Mrs Jackson is clearly doing a good job, judging by her daughter's performances in Melbourne and Sheffield. "I have coached my son, Mark, who walks and runs, and my eldest daughter, Sarah, who does marathons and half-marathons," Maureen says. "The whole family's involved. My husband, Terry, is a runner. I think Jo's happy that I'm coaching her. I've said to her, 'If you want to get rid of me, it's OK, I'll understand'." The thought prompts a giggle from Jo. "I won't get rid of you," she says.
They make quite a team, these Jacksons: the self-effacing, super-talented daughter who has put her university studies on hold to train as a full-time athlete, and the genial mum, a retired teacher who has found herself learning the trade of an Olympic-class coach in her early sixties.
Race walking has a tradition of producing endearing characters, stretching back before Stoker's time to Captain Robert Barclay-Allardice, who walked 1,000 miles in 1,000 hours for a wager of 1,000 guineas at Newmarket Heath in 1809, while on leave from his regiment in the Napoleonic Wars. Then there was Don Thompson, the insurance clerk from Cranfield in Middlesex who won the 50km walk at the 1960 Olympics after preparing for the heat of Rome by exercising in a bathroom rigged up with a Valor gas stove, and passing out from the effects of carbon monoxide poisoning.
It was while staying in Australia for the first two months of this Olympic year, taking part in the experiment of living in a house with its air thinned to the effects of high altitude, that Jackson made her British record breakthrough. Her next challenge is the IAAF World Race Walking Cup in Cheboksary, Russia, next Sunday, an event that could attract a crowd of up to 75,000. Further down the line, after the Olympics of Beijing and London, the Teessider would like to return to her first love, cross-country, and also take up marathon running.
Like most female endurance athletes, Jackson once dreamed of being "the next Paula Radcliffe". It might yet become reality. As she allowed herself to ponder, albeit with a chuckle: "The Paula Radcliffe of walking... that would be nice."
Fangs for the memories: amazing story of bloody hero Stoker
It was not exactly a horror story, but Bram Stoker's visit to the Civil Service Athletics Championships in London in 1868 ended in controversy. A competitive walker of some note in his youth, Stoker crossed the line first in the five-mile race walk, finishing well clear of his rivals in a highly impressive 40min 5sec. He was, however, subsequently disqualified by the judges for "lifting" – letting his feet break contact with the ground. It was the only defeat of his race-walking career. He was never beaten by a rival walker.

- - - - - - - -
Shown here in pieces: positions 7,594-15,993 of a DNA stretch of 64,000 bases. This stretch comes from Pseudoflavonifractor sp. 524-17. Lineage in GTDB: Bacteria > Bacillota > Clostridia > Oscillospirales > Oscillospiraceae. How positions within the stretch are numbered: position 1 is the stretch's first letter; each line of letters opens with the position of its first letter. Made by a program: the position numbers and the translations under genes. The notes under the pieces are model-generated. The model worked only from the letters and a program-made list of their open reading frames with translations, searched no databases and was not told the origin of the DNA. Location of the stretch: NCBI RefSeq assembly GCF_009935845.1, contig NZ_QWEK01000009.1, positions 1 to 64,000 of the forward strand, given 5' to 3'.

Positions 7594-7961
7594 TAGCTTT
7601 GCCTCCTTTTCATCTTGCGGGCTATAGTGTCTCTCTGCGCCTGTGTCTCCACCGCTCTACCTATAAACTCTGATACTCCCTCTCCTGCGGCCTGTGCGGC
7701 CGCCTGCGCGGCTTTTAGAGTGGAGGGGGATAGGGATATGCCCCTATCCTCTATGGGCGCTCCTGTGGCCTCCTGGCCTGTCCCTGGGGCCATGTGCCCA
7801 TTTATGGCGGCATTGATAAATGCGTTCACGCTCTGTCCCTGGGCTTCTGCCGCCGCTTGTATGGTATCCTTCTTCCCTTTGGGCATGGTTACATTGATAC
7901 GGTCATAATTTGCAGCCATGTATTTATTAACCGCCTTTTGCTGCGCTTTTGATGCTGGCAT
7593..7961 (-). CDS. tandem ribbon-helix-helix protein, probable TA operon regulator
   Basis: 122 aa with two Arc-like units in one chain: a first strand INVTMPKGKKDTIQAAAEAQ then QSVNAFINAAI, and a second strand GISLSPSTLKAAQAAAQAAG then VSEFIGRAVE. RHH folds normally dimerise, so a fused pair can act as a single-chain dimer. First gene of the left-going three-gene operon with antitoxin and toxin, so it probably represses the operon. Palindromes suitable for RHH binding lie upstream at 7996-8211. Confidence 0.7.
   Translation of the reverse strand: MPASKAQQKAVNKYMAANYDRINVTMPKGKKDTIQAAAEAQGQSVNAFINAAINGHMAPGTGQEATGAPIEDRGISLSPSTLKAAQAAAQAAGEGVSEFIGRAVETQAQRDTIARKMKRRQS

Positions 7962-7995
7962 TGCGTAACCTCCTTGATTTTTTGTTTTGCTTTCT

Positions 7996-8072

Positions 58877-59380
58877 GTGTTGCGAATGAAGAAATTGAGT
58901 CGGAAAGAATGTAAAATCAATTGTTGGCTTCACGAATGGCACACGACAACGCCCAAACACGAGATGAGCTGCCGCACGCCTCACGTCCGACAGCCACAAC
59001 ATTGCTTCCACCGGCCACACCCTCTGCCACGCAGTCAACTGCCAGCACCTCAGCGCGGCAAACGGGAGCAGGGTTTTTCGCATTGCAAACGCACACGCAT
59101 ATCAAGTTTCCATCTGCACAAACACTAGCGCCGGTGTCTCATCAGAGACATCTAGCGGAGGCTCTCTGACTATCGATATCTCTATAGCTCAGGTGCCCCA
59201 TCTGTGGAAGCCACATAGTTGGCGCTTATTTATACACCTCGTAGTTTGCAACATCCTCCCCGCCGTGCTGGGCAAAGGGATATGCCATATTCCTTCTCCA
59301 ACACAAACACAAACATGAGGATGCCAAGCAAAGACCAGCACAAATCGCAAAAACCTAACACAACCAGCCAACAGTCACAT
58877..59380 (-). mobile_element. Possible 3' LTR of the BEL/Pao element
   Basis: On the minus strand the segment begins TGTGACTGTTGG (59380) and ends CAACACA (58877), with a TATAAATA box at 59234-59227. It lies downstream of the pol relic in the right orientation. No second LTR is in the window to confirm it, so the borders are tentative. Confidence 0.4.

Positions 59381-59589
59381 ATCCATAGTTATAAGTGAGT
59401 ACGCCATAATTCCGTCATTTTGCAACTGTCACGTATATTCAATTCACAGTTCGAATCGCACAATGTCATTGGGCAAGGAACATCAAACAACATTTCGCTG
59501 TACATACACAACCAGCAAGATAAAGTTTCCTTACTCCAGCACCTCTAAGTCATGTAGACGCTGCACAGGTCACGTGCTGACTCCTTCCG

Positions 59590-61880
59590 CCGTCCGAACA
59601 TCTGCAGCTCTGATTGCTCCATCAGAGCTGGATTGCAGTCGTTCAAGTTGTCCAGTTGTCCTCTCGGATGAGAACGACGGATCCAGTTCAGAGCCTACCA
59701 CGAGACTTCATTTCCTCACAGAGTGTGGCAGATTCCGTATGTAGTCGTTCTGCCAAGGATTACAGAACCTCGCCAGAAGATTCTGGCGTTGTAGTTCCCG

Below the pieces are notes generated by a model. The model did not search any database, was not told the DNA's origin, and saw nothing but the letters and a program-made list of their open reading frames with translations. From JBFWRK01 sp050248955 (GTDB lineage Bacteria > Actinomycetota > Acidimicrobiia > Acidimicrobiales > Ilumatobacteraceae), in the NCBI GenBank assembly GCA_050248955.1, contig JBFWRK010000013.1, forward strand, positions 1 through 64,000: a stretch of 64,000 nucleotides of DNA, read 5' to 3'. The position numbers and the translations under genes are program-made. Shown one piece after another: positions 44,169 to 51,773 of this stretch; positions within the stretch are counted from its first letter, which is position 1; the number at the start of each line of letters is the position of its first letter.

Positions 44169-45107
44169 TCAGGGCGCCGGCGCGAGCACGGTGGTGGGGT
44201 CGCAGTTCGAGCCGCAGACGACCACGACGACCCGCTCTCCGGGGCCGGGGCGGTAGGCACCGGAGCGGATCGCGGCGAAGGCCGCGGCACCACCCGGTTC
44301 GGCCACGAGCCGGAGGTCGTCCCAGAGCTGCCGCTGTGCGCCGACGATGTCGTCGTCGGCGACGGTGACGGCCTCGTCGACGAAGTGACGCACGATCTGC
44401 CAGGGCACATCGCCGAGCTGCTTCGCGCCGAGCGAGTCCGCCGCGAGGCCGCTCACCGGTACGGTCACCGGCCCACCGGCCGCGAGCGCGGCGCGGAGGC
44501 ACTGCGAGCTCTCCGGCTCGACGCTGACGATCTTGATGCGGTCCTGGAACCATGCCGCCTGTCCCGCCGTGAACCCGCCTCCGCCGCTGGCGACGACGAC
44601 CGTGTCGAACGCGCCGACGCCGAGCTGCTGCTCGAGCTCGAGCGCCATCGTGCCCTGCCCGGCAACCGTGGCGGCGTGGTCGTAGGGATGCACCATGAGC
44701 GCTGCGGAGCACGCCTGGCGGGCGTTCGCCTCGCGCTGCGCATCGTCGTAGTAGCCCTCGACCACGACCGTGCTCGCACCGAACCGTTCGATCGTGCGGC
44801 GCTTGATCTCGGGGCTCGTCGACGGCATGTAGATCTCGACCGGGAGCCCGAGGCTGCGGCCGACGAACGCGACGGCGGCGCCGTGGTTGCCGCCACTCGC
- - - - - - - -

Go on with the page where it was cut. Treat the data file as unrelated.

Still, the committee members of the Civil Service Athletics Society were so taken by Stoker's performance that they decided to present him with a silver goblet "in appreciation of his gallant struggle". But it had been more of a struggle for the 20-year-old Dubliner than any of the London officials might have guessed. Abraham Stoker, as he was known until his later adult life, was not able to walk until the age of seven.
He had been confined to bed from birth, suffering from an illness that was never diagnosed. He was still a sickly child at seven, although by the age of 17 he was a strapping 6ft 2in red-haired, red-bearded giant, blazing a trail on the sports fields of University College, Dublin. Excelling at race walking, he also played for the college football team, won the university weightlifting title and was voted athlete of the year.
After graduating with honours in science, Stoker worked as a civil servant at Dublin Castle before moving to London to work for Sir Henry Irving as manager of the Lyceum Theatre. Stoker hung up his racing shoes but spent his holidays on long walking tours in the countryside. It was during one such marathon stroll in Aberdeenshire that he stumbled on Cruden Bay, the atmospheric fishing village where he wrote Dracula in 1895.
The real-life Bram Stoker story featured many dramatic episodes – such as the time he was set upon by a pair of would-be robbers late one night in Edinburgh, knocked them out and dragged them to a police station, and the time he risked his life by jumping from a boat when he saw a man drowning in the Thames. Stoker did not, however, have a happy ending. The walker-turned-writer died of syphilis in 1912, aged 64.Reuse content